Now, if all you want to do is play DragonForce at full volume while ramping a high speed armoured rocket car off terrain that resembles various Megadeth album covers, then Brooetal Legend provides, and frankly I can think of a few more productive ways to spend an idle summer afternoon. But I'm less enthused by the whole game aspect. The reason Brooetal Legend feels like a betrayal is that it's a stealth RTS; not an RTS with stealth elements, where one might knock out an unaware guard from behind with a convoy of tanks, but an RTS that cloaks itself in the garments of other genres, which is particularly annoying for someone who likes other genres but doesn't really like RTS. If you just played the demo, you'd think it was a quirky God of War hack-and-slasher with open world driving and a slightly dodgy targeting system, but as the story continues and the game starts teaching you how to order troops around and where to buy 500 identical spiked helmets you start to smell a big hairy Zerg rushing rat.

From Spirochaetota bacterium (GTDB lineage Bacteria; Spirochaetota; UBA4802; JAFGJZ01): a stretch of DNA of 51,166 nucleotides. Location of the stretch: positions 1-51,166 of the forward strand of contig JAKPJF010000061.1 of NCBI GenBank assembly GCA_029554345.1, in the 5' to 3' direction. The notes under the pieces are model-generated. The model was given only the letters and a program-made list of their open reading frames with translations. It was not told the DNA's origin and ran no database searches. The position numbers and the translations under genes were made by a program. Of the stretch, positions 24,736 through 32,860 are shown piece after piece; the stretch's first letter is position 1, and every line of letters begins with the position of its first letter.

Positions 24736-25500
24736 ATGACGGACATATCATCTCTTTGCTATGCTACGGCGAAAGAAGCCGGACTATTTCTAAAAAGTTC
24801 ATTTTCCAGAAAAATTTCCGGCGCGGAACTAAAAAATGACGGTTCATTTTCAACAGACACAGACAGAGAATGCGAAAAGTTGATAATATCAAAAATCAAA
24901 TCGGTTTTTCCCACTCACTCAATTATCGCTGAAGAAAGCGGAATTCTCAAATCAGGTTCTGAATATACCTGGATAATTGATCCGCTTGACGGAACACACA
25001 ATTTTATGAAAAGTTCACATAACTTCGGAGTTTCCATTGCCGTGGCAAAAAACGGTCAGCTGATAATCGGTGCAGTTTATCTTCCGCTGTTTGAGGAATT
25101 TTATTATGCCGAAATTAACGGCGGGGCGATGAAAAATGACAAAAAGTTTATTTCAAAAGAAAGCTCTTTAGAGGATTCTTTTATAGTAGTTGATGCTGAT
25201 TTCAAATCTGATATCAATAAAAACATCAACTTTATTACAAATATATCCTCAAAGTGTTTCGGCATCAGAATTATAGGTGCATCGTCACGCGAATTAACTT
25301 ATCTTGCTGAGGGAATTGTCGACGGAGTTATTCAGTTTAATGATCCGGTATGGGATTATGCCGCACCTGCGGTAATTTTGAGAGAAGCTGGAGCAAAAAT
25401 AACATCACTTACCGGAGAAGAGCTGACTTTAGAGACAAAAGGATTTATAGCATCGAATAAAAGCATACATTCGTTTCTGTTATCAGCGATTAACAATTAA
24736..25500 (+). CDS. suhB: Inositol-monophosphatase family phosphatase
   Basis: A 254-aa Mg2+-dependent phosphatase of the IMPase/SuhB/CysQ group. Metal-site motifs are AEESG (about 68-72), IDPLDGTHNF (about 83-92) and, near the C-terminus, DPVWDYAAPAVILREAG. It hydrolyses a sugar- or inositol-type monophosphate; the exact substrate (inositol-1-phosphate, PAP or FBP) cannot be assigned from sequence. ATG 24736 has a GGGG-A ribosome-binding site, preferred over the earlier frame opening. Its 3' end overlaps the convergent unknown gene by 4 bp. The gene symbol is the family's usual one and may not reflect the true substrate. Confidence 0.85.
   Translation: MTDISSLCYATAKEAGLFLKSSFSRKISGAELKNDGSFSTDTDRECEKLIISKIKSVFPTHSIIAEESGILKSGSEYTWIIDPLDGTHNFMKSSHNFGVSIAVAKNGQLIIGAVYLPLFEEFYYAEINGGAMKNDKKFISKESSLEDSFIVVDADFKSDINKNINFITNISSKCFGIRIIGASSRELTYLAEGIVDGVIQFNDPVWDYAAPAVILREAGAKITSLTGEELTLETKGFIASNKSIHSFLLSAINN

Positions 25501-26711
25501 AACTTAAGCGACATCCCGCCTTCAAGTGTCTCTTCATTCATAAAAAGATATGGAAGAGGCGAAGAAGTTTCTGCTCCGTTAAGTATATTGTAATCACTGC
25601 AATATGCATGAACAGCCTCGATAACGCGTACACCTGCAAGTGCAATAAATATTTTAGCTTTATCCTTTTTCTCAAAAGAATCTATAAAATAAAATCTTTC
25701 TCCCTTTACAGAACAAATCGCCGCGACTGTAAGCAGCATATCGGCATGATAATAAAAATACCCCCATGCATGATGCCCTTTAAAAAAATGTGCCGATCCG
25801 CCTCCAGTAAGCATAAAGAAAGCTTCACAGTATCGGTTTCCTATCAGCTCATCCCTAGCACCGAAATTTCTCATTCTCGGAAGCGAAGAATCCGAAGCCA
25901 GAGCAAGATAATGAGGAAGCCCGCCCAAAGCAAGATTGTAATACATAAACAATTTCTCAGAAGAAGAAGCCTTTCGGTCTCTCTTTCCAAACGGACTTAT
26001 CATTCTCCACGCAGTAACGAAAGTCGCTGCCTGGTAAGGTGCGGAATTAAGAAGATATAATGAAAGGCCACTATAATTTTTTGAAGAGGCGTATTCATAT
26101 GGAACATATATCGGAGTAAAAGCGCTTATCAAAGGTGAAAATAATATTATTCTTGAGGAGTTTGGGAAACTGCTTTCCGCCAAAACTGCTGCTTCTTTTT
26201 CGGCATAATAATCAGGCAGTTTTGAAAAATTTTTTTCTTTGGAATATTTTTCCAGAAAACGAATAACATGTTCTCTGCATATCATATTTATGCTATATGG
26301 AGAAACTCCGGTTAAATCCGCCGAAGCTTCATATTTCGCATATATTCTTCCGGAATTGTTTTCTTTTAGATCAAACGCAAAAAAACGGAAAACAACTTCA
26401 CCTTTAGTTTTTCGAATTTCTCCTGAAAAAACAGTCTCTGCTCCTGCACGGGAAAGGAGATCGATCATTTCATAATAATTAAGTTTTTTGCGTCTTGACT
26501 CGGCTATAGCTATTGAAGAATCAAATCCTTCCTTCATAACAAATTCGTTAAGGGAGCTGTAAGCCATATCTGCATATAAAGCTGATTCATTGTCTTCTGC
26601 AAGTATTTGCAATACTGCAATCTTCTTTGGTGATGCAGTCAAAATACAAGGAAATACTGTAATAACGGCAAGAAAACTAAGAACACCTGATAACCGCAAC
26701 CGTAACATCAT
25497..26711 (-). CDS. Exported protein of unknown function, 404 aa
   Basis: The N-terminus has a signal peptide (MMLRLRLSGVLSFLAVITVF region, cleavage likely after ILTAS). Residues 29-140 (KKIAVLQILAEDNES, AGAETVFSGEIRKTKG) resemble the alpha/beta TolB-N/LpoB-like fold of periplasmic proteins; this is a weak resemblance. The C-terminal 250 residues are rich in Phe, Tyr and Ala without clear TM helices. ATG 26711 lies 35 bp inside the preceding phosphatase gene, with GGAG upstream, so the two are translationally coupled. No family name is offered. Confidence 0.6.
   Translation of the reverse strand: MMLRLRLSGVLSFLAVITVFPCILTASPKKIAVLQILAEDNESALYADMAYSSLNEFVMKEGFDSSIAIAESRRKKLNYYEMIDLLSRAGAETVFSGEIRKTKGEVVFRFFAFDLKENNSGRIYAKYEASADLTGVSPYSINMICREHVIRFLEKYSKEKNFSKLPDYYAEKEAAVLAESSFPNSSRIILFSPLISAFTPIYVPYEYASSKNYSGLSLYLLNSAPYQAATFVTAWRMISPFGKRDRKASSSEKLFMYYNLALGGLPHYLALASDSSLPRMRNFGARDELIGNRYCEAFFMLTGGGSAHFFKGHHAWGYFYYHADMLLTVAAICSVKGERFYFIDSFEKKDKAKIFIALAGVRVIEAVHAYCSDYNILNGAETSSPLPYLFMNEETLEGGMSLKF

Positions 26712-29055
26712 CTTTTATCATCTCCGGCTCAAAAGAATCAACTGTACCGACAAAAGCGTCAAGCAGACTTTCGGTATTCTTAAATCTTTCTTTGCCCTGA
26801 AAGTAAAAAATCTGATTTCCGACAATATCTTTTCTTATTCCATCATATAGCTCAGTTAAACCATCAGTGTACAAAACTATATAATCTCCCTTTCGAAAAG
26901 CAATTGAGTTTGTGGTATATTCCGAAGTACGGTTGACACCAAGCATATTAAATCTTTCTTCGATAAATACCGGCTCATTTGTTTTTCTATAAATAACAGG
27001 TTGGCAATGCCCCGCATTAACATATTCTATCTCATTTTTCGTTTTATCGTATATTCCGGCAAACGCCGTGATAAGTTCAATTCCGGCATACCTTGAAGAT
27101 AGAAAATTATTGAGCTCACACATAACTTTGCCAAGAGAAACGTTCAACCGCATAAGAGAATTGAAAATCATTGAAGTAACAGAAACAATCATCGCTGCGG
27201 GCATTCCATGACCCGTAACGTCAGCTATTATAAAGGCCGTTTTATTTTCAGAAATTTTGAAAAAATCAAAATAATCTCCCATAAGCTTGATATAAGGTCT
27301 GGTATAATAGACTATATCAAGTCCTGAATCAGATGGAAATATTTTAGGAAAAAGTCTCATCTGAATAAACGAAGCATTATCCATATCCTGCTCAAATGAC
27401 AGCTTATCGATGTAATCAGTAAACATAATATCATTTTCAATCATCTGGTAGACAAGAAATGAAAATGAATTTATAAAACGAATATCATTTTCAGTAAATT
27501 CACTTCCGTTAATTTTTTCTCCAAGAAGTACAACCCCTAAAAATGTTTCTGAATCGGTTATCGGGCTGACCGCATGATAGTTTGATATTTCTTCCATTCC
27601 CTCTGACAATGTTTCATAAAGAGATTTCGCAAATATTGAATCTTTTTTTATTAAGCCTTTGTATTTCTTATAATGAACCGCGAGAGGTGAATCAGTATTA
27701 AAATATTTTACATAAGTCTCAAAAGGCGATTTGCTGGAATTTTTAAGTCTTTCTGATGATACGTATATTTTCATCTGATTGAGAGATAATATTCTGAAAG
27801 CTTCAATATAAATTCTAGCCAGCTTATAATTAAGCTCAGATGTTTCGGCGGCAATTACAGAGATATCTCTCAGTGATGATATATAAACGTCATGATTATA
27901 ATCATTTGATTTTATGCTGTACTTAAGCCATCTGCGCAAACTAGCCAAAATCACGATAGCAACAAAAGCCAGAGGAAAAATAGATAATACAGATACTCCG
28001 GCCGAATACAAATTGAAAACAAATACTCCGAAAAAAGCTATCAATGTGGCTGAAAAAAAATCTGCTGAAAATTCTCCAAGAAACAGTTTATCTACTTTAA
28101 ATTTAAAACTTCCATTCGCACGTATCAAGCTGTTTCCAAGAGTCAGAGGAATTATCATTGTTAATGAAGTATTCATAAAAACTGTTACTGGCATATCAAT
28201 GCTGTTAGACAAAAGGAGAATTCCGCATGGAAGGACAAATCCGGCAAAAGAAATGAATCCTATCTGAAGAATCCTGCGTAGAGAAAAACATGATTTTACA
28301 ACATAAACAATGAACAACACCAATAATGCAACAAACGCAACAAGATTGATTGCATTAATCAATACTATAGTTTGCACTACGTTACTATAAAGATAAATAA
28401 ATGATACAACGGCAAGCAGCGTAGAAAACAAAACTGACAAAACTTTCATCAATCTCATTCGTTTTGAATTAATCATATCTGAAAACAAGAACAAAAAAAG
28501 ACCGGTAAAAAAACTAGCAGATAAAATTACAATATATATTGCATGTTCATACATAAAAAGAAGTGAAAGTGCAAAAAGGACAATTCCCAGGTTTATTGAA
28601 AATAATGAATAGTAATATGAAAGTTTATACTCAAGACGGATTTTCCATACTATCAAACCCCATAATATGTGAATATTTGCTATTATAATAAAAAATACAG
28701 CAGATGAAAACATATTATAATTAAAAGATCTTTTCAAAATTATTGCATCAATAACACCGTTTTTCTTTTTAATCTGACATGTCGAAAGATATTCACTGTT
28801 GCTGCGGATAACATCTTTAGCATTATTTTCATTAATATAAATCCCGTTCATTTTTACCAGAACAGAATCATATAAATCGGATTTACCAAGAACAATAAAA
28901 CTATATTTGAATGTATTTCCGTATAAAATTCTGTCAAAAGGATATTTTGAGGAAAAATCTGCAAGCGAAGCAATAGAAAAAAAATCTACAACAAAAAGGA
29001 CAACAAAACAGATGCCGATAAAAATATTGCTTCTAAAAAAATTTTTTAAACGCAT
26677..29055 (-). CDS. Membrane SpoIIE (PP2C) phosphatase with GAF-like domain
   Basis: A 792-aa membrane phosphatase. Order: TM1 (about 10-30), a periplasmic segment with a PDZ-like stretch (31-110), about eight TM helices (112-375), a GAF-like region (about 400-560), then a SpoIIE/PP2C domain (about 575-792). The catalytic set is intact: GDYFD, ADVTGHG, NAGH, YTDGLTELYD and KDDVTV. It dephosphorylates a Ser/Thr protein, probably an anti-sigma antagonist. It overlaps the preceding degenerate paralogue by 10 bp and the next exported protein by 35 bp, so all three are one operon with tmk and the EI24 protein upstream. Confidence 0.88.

All the hacky-slashy-drive-aroundy the game appears to be is a mere crust upon a surface of big RTS battles that dominate the second half of a painfully underweight story campaign. It's like buying a car on the strength of its four magnificent wheels, but it starts to peel away in layers as you drive it along the highway until only a unicycle remains. It might be a perfectly good unicycle, but I don't know how to ride a fucking unicycle!
Still, if I must be forced to play an RTS, it is quite gratifying to be able to personally wade in when things are going up the piddle pipe. And I bet I'd have had more fun with the Total War series if they'd let me jump into a fire-breathing monster truck and plough through the Roman infantry. That sentence alone should spell out that I'm not a great judge of RTSes, but I have a friend who likes them, and once I dredged him up from his abyss and reanimated him from a deathlike torpor he assured me that Brütal Legend's RTS aspect is quite lacking, its controls unsuited for any strategy more complex than "gather up all your mates and go stomp all over everything that's a different colour to you."